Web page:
It is one of the only books I’ve read that when I finished it I gave it to a friend and said it such a good book he ought to read it.  Funny that years later this friend does not recall my giving him the book, and he didn’t read it evidently.  I don’t begrudge him as he has a lot of books and this book was just one more in his apartment.  I can only surmise that I must not have dwelled upon my fondness of Housekeeping at the time I gave it to him otherwise he would’ve possibly remembered it.

During the past really 20 years since I read Housekeeping I did wonder about the author, Marilynne Robinson.  It turns out she published another novel Gilead in 2004 and followed that with the novel Home in 2008.   I did hear about Gilead around the time it was initially published, and I put it in my mind to read this novel.  Home I didn’t actually know about until recently.

Gilead by Marilynne Robinson             

Just this week I finished reading the novel Gilead.  It took several weeks and it wasn’t until mid-way through this novel that the pieces of it began to fit together for me.  It is the story of an older man, a preacher in the small Iowa town of Gilead who is slowly failing in health.  Approximately 10 years earlier this man married a younger woman and together they have now a 7 year old son.  Gilead is comprised of this older preacher writing to his young son about his life, their heritage (the older preacher’s father and grandfather were also preachers) and trying to give his son some guidance that later the son can possibly benefit from.

Very different from the novel Housekeeping that I so was enamored with.  Still there are passages within Gilead that seemed to me almost astounding and at that point I usually had a hard time comprehending what I was reading.  Recently I read that when entertainer and reader Oprah Winfrey told author,Toni Morrison that she often has to reread parts of Morrison’s novels to understand them, the author replied, “That, my dear, is reading.”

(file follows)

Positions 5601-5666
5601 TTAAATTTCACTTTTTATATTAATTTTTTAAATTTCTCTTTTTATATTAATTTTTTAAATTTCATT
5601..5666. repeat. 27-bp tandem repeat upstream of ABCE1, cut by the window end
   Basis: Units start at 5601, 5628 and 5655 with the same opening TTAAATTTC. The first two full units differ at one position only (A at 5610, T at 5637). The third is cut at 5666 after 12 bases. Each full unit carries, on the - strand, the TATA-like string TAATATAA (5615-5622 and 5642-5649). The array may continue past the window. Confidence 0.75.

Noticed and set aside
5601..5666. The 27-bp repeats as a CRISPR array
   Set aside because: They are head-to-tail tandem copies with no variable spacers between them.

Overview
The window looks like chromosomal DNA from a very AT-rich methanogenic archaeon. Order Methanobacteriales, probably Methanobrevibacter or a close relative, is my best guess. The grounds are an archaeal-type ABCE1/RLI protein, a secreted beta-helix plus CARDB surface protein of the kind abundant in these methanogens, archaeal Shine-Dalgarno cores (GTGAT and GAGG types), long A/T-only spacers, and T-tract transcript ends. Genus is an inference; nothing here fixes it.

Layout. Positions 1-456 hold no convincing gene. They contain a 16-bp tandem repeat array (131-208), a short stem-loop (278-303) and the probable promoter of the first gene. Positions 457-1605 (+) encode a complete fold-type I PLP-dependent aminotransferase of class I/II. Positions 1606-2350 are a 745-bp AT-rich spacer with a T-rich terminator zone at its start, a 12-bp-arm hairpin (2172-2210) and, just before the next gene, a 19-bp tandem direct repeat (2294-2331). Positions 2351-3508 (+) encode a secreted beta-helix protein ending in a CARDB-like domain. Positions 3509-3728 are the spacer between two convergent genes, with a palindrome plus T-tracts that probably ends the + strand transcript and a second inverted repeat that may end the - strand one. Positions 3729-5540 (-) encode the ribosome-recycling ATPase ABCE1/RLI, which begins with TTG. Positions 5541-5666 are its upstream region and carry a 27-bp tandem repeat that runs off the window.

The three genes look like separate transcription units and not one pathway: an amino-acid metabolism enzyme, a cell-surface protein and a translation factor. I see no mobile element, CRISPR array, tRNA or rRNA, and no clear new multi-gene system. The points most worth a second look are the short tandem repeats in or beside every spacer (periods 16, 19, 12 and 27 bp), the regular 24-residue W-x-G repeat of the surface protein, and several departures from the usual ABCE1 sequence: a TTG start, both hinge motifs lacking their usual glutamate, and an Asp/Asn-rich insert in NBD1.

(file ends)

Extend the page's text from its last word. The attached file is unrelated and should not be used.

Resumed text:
I am including here two separate sections from the novel Gilead by author, Marilynne Robinson, that stopped me in my tracks (there are actually more of these segments that similarly affected me).  Sometimes I would read the sections aloud as I was re-reading them.

        “Our dream of life will end as dreams do end, abruptly and completely, when the sun rises, when the light comes.  And we will think, All that fear and all that grief were about nothing.  But that cannot be true.  I can’t believe we will forget our sorrows altogether.  That would mean forgetting that we had lived, humanly speaking.  Sorrow seems to me to be a great substance of human life.”

And another…

        “As I have told you, I myself was the good son, so to speak, the one who never left his father’s house—even when his father did, a fact which surely puts my credentials beyond all reproach.  I am one of those righteous for whom the rejoicing in heaven will be comparatively restrained.  And that’s all right.  There is no justice in love, no proportion in it, and there need not be, because in any specific instance it is only a glimpse or parable of an embracing, incomprehensible reality.  It makes no sense at all because it is the eternal breaking in on the temporal.  So how could it subordinate itself to cause or consequence? 

        It is worth living long enough to outlast whatever sense of grievance you may acquire.  Another reason you must take care of your health.”

This novel Gilead won several awards, I believe.   I have learned this week that Robinson’s subsequent novel after Gilead entitled Home is a companion to  Gilead and an elaboration of the Broughton family who are featured in the former novel.  Some people have said that reading Home helps to create a better understanding of Gilead.  I’m not ready to try reading Home just yet as I’m really still absorbing Gilead.